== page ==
If we think of the last definition of uh linguistic gen-- uh genocide that is a special definition of linguistic genocide not just uh genocide as the other two and that is a definition which is not in the U.N. convention.  It was still in the final draft uh but when the final draft came to the general assembly of the United Nations the uh definition of both linguistic and cultural genocide were voted out by sixteen states and of course those were states which were afraid of being accused of linguistic and cultural genocide themselves.  And that definition says that linguistic genocide is prohibiting the use of uh the language of a group in daily intercourse or in schools and uh I don’t remember the exact wording uh for the rest which has to do with uh with uh prohibiting the uh publication and distribution of publications I the language of the group.  But if we think of of uh prohibiting the use of the language of the group you can of course prohibit the use of a language by for instance killing people if they use the language or punishing them physically in a way that has happened for instance in this country and many many other countries or in the way that I said something about ---(?) Kurdish children today in Turkey where they are physically being punished tortured and so on if they speak Kurdish both children and adults and if they write Kurdish, if they mention the Kurds and so on.  And uh there are many many examples of all that historically and in fairly recent history to there are many many Spanish speakers in this country who are twenty years younger than I am, I’m soon 62, who have been hit or left with out food or similar things just for speaking a few words of Spanish in school even during the breaks.  But uh if I think of more sophisticated ways of doing that you are of course prohibiting the use of language in school if there are no teachers who speak that language and if that language is not used as the main medium of education so if for instance English is the main medium of education and is used during all lessons then the use of Spanish or Navajo or Hebrew or uh which ever language it happens to be is of course prohibited even if nobody hits you because you speak it you just go and speak it because nobody understands the teacher doesn’t understand and it is not not a language that is used in that school it is not is not on times tables, no materials are in that language, no announcements are in that language the use is very effectively prohibited and that is linguistic genocide.  Even those uh countries which have voted out linguistic and cultural genocide from the U.N. convention uh agreed that this is how linguistic genocide can be defined so all the countries were in agreement about how to define the phenomenon even if some countries then didn’t want it in the final convention and uh I think it’s very important for teachers then to try to think uh whether or not what they are doing in school despite all their intentions despite the fact that they try to do their best, despite the fact that they love the children and want to support them and help them and so on but there not what they do is in fact still linguistic genocide and in all those cases where English is the main medium of education for indigenous or minority children it is linguistic genocide.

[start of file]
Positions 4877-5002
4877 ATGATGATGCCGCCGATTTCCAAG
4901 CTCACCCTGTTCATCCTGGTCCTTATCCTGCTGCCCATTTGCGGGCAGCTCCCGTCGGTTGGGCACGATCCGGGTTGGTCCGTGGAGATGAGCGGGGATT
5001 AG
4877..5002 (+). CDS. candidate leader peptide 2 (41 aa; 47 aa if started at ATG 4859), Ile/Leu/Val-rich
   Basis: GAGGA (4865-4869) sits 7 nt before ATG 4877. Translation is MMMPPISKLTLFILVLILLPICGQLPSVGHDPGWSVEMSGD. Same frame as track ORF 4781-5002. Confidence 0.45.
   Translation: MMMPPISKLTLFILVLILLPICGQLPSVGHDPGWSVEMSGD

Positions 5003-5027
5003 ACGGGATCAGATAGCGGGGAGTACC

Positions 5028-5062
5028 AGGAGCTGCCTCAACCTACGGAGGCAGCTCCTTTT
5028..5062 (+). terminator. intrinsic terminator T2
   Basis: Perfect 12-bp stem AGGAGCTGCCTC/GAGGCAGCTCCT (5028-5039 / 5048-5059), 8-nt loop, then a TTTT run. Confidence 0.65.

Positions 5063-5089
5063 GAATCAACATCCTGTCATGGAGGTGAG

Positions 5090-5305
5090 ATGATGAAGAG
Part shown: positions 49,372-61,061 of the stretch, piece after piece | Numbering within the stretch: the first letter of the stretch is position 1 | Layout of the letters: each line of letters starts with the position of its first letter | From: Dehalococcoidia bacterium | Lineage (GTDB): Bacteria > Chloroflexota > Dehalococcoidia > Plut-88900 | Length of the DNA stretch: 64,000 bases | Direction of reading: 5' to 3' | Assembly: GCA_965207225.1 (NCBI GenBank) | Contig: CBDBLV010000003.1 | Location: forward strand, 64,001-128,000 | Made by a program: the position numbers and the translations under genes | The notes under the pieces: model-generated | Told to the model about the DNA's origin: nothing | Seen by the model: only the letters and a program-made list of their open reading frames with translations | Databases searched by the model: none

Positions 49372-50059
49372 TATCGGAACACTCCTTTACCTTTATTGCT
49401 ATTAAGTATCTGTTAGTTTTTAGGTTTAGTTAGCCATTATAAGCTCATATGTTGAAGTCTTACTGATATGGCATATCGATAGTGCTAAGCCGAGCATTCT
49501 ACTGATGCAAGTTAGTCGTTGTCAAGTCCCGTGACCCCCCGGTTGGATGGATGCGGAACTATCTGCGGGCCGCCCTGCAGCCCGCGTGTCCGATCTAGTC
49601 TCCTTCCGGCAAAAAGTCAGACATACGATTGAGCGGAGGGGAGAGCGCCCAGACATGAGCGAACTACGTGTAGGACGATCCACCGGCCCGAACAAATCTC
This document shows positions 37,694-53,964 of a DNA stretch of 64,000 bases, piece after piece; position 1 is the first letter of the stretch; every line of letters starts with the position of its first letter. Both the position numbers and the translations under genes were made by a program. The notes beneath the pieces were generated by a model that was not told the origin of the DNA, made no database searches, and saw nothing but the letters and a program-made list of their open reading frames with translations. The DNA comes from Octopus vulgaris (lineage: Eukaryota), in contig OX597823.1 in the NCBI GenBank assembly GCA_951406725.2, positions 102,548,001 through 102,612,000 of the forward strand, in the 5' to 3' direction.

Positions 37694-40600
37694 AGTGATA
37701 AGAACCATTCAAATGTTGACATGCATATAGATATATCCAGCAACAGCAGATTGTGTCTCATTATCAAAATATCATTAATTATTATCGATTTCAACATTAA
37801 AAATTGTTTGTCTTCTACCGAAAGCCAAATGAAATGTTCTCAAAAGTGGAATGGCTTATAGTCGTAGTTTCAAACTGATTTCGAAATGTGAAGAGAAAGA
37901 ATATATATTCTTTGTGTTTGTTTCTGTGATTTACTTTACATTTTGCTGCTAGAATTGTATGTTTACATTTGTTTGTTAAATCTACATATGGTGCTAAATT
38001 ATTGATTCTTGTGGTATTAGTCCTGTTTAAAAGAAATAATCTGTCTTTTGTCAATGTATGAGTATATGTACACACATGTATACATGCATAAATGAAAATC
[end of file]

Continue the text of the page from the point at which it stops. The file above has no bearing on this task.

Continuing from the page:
I have my self been a lucky enough to uh grow up with two mother tongues, Finnish and Swedish, in Finland, and uh of course if people are in that lucky situation that is the best inheritance you can get.  Why? Partly because if we look at uh bilinguals, high level bilinguals or high level multilinguals, as a group and we compare them and uh their achievements and their test results with monolingual groups we know that there are high levels of bilingualist and monoligualists enhance a lot of characteristics in people and if you look at the group level of two groups where one in high level bilingual and the other one is monolingual then the bilinguals do better usually then the monolinguals in tests which measure various aspects of intelligence so called intelligence and various aspects of creativity and divergent thinking and cognitive flexibility all those things where we don’t need to think along the same old lines as every body else but we can see things from several different perspectives.  We can find various ways of solving problems and so on.  They also do better when it comes to metalinguistic awareness which means uh being aware how language functions and being aware of the fact that language is our contracts between people and they can be changed, those contracts if we will for instance agree that uh we we’re going to start calling something something else we can do meaning a name of a phenomenon is not any thing that is inherent in that phenomenon but it is something that is a result of a contract and if you have from when you were very young learned that something either can be called casa or home then you know that uh there might be other ways of calling the same thing.  It might also be called corti (sp) as in Finnish or Hem (sp) as in Swedish uh or what ever.  Metalinguistic awareness.  Uh there’s a high level bilinguals uh also bettering learning further languages, and there maybe many other uh good characteristics that we who have been lucky enough become high level multilingual have.  And uh if we then think of what is going to happen in the future and we think first of economics, what we know already is that uh America and Western Europe, Canada, Australia, Japan, are going to be uh smaller and smaller economically in the future in the global market.  We can see some of that already but it’s going to uh become much more marked already with in the next twenty years and certainly with in the next fifty years.  Uh if we’re at the same time I think of the fact that more and more people are going to know English well and if we uh look at supply and demand it means that something that may have been a scarce commodity earlier if it become very common as perfect or near perfect English competence is going to be then the price goes down and at that point when a lot of people have very good competence in English that is not going to take you anywhere at all.   And that means that those people who are monolingual in English they are going to have to develop a lot of other characteristics in order to get good jobs in order to be able to compete with those who not only know English well but know other languages well and who because they are multilingual also have developed some of these other characteristics like a little bit more intelligence and a little bit more creativity and divergent thinking and so on.  They are going to be better off, much better off in the labor market than monolingual English speakers.  If we also think of what is going to be produced in the future societies we can compare with the industrial industrialized societies which we had earlier when what was produced was mainly things, commodities.  When factories produced uh books ----(?) and so on but when we think of the information society that knowledge society as it is called also which is the future society in which are just moving towards.  Uh the main products are going to be ideas and knowledge.  Now who is going to to produce more ideas and more knowledge?  Those who are monolingual and only know one culture no the ones who are going to do well in the future information society are those who have diverse knowledges and diverse ideas and diverse information and if we think of those two countries which have been the worst killers of languages during the last two hundred years, the United States of America and Australia.  Those countries which are the most eager countries to homogenize their own people linguistically and culturally those countries which give least support to maintenance of other languages and cultures.  If they in addition to that are going to be less economic players uh globally and if they are homogenizing the languages and cultures so that there’s just one language, English, then what are they going to do in a society where you have to have diverse knowledges, diverse ideas, diverse uh uh I’m looking for the word, I’ll take that sentence again.